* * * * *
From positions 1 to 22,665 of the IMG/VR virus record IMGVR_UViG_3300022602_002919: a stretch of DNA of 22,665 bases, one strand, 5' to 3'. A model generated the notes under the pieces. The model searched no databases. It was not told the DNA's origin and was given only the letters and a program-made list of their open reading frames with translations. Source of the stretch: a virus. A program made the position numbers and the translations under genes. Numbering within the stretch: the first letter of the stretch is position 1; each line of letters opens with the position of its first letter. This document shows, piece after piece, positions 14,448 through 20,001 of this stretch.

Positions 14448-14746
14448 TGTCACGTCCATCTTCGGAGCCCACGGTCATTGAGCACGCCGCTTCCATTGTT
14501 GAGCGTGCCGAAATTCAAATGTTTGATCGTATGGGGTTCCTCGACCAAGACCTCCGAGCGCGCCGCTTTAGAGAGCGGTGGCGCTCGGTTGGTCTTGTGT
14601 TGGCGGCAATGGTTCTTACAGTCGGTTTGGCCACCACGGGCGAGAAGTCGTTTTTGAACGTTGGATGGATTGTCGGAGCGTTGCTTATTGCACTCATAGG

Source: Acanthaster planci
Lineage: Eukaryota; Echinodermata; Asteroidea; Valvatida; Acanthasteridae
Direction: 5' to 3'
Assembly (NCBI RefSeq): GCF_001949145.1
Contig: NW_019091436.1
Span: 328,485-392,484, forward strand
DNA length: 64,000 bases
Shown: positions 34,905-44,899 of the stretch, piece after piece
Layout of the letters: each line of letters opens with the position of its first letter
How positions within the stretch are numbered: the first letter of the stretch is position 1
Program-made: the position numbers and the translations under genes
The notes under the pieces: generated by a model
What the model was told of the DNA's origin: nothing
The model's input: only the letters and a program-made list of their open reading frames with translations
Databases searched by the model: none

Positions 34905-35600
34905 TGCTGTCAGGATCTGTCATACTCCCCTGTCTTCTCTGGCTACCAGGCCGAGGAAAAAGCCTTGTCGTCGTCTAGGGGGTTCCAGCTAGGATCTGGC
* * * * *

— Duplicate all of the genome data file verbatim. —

From positions 1 to 22,665 of the IMG/VR virus record IMGVR_UViG_3300022602_002919: a stretch of DNA of 22,665 bases, one strand, 5' to 3'. A model generated the notes under the pieces. The model searched no databases. It was not told the DNA's origin and was given only the letters and a program-made list of their open reading frames with translations. Source of the stretch: a virus. A program made the position numbers and the translations under genes. Numbering within the stretch: the first letter of the stretch is position 1; each line of letters opens with the position of its first letter. This document shows, piece after piece, positions 14,448 through 20,001 of this stretch.

Positions 14448-14746
14448 TGTCACGTCCATCTTCGGAGCCCACGGTCATTGAGCACGCCGCTTCCATTGTT
14501 GAGCGTGCCGAAATTCAAATGTTTGATCGTATGGGGTTCCTCGACCAAGACCTCCGAGCGCGCCGCTTTAGAGAGCGGTGGCGCTCGGTTGGTCTTGTGT
14601 TGGCGGCAATGGTTCTTACAGTCGGTTTGGCCACCACGGGCGAGAAGTCGTTTTTGAACGTTGGATGGATTGTCGGAGCGTTGCTTATTGCACTCATAGG

Source: Acanthaster planci
Lineage: Eukaryota; Echinodermata; Asteroidea; Valvatida; Acanthasteridae
Direction: 5' to 3'
Assembly (NCBI RefSeq): GCF_001949145.1
Contig: NW_019091436.1
Span: 328,485-392,484, forward strand
DNA length: 64,000 bases
Shown: positions 34,905-44,899 of the stretch, piece after piece
Layout of the letters: each line of letters opens with the position of its first letter
How positions within the stretch are numbered: the first letter of the stretch is position 1
Program-made: the position numbers and the translations under genes
The notes under the pieces: generated by a model
What the model was told of the DNA's origin: nothing
The model's input: only the letters and a program-made list of their open reading frames with translations
Databases searched by the model: none

Positions 34905-35600
34905 TGCTGTCAGGATCTGTCATACTCCCCTGTCTTCTCTGGCTACCAGGCCGAGGAAAAAGCCTTGTCGTCGTCTAGGGGGTTCCAGCTAGGATCTGGC